I really like Hellestal’s comment and linguistic take on this whole business:
I’m comfortable changing my language in order to communicate. I have very little patience for people who aren’t similarly capable of changing their definitions.
This discussion is really about the words we use to describe different accounting constructs. Nick totally gets that as well.
So I’m ready to say, “fine, let’s call investment saving.” That’s perfectly in keeping with the very sensible understanding found in Kuznets, father of the national accounts. He characterized real capital — the actual stuff we can use to create more stuff in the future — as “the real savings of the nation.” (Capital in the American Economy, p. 391.)
So when you spend money to produce something that has long-lived (and especially productive) value, you’re “saving.”
But still, I gotta wonder: why don’t we just call it…investment?
Because this S=I business confuses the heck out of everyone. Some of the smartest econobloggers on the web have spilled hundreds of thousands of words over the last several years trying to sort out this confusion. I’ve read most of them, and I’m still confused. And I’m quite sure that all non-economists who’ve looked at this (and many or even most economists) are as well.
And that’s not a surprise. Here are a few reasons why:
1. When you invest in real assets, you’re spending. That’s why it’s called investment spending. So spending = saving. Really?
2. When you pay someone to build you a drill press, you’re saving. When you don’t eat some of this year’s corn crop, you’re saving. When you pay off some of your money debt, you’re saving. When you don’t spend some of the money in your checking account, you’re saving. Each of these is true within a given (usually implicit) balance-sheet/income-statement accounting construct. But are they anything like the same thing?
3. As I showed in my last post, f you look at the “real” domestic private sector — households and nonfinancial businesses (most people’s implicit default context) — the amount of saving (income minus expenditures) has absolutely no relationship to the amount of investment spending. Saving is always insufficient to “fund” investment. And the changes in the two measures don’t move together, either in magnitude or direction. (Aside from the long, multi-decadal growth in both as the economy grows.)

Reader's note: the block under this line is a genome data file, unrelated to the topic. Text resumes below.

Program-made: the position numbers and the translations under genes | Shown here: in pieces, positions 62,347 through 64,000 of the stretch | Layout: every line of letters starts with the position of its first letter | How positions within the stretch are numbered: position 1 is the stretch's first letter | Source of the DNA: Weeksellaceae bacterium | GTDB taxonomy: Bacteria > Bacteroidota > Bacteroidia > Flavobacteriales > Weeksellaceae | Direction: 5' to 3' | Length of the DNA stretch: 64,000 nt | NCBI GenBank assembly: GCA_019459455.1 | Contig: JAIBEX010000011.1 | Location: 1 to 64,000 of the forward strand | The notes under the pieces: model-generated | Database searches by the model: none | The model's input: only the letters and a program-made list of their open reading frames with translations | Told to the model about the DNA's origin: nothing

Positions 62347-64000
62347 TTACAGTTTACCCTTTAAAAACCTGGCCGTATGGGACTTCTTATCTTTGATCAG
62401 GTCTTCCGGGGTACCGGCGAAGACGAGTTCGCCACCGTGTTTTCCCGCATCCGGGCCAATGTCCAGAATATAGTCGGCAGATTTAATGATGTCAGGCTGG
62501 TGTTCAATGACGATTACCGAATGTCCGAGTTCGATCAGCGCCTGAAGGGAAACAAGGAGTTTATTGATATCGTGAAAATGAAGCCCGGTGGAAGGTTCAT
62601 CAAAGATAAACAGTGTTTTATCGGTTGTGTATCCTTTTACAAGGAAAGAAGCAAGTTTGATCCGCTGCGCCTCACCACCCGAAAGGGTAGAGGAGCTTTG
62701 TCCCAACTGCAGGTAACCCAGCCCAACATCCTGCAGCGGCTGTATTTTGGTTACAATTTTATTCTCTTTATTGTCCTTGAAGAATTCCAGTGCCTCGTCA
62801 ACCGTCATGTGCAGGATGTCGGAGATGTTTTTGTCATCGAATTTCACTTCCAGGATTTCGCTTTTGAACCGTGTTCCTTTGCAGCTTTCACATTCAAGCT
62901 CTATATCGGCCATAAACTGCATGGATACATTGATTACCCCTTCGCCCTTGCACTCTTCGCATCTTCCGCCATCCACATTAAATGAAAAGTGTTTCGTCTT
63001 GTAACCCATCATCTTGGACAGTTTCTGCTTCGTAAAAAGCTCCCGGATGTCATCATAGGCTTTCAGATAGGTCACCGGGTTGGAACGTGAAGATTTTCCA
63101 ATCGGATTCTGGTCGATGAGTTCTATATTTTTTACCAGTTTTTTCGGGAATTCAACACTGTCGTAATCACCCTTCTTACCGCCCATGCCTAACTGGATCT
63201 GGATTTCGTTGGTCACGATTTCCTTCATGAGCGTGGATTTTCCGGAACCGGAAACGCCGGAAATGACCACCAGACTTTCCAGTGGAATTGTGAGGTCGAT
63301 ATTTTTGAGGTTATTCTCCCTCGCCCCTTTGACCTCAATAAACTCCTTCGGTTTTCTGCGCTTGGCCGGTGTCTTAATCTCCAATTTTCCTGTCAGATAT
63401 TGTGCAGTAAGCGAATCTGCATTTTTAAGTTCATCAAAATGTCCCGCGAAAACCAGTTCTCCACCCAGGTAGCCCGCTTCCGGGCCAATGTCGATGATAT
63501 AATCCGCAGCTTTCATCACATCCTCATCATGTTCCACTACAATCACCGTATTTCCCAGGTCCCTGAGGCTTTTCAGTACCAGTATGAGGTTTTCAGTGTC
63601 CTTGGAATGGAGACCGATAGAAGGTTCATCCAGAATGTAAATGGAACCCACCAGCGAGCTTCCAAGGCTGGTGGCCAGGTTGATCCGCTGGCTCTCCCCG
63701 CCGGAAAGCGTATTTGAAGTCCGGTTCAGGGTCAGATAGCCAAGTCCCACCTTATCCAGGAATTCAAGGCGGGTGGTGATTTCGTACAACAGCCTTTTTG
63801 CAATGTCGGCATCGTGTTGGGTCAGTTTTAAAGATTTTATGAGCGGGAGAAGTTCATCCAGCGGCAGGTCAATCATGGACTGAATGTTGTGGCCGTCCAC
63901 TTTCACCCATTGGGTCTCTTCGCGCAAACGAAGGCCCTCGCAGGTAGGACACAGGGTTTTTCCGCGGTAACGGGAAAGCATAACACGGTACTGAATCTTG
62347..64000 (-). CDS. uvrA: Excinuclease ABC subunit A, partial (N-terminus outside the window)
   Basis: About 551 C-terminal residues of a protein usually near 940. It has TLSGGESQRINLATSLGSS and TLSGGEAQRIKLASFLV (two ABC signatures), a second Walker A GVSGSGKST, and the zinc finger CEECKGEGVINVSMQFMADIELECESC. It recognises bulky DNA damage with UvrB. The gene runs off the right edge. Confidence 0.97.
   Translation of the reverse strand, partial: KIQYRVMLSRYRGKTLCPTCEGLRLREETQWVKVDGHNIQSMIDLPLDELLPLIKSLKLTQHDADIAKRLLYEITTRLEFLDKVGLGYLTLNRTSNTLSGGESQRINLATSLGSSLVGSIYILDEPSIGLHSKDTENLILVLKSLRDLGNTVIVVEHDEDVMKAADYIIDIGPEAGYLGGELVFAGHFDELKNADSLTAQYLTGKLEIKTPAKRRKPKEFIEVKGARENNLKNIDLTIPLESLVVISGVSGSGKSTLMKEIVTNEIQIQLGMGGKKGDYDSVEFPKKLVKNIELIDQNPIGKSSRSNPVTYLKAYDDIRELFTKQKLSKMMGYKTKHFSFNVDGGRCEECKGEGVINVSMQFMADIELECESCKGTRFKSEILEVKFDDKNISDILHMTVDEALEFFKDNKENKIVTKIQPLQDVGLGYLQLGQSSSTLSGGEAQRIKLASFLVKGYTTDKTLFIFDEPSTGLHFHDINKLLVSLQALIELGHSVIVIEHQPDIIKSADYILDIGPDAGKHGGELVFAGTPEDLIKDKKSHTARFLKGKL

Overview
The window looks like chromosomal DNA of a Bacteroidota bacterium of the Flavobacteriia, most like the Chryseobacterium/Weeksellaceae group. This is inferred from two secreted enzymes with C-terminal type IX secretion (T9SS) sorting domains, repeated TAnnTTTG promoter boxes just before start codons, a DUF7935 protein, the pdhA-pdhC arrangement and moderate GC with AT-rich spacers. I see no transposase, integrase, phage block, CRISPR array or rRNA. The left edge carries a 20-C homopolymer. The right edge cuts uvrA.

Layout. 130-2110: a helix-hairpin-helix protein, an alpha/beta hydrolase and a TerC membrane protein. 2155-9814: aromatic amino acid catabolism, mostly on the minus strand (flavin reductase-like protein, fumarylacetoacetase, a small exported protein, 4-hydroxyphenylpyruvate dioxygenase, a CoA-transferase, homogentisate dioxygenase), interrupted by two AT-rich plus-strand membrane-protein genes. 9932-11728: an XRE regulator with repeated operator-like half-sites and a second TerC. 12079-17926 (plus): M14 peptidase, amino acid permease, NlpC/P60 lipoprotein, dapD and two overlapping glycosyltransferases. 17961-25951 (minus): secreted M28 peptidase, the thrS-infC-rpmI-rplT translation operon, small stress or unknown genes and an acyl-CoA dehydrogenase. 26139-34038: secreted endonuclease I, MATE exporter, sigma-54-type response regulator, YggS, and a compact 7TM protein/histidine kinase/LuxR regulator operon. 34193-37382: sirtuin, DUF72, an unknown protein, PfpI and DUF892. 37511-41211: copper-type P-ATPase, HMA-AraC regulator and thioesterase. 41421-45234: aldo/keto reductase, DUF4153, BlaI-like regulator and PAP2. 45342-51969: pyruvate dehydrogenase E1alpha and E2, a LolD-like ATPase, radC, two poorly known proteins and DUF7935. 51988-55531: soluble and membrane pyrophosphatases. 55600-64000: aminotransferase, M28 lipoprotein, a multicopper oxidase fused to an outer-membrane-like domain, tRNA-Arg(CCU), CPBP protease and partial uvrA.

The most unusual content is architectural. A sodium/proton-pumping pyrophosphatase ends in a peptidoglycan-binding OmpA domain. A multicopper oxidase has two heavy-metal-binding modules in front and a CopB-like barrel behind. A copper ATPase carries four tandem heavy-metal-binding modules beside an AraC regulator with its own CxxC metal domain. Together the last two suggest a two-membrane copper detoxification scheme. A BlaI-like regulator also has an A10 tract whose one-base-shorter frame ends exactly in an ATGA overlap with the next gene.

4. When you “save” by investing, you decrease the amount of money on the left-hand (asset) side of your balance sheet, while increasing the amount of real assets on that tally. Your total assets are unchanged. Have you saved?
5. When you pay someone to write a piece of software, you get a long-lived real asset. You’ve saved. But the money you gave them is income for them, so it contributes to their (money) savings as well. Do you double-count those savings, or did “the economy” get that software for free?
6. Investment means “gross investment” — all the money spent on long-lived goods, including replacement of long-lived assets that have been consumed in the period (through use, decay, and obsolescence, and — for inventory of consumer goods — actual consumption). But in KuznetsWorld, shouldn’t we be talking about net investment — the additions to our stock of long-lived assets? Gross consumption minus consumption of fixed assets (and inventory changes)? Shouldn’t we call net investment “saving”?
I know: there’s (at least apparent) confusion in some of these, but that’s rather my point. And there are answers to all of these in the context of S=I. (All of them, I think, based on the flawed [neo]classical accounting constructs embodied in the NIPAs. That’s my next post.) I’ve read them all, every which way from Sunday. But do they help anybody understand how the economy works, or…quite the contrary? If they do, why do all those econobloggers feel the need to worry at this, constantly?
I’m not sure this really solves the problem, but I’d like to suggest that saving should mean what everybody in a monetary economy means when they use the word: money saving. Monetary income minus money expenditures. In dollars, or whatever. (And while we’re about it, when you take out a loan or spend out of your savings, let’s call those “borrowing” and “spending,” not “dissaving.”)
Meanwhile investment (in economics discussions) should mean what economists mean when they use the word: “spending to create fixed assets and inventory.” (Because the national accounts only count spending on structures, equipment, software, and inventory as investment.)
And actually, that’s what it already means.
Why do we need to call it saving?
Cross-posted at Asymptosis.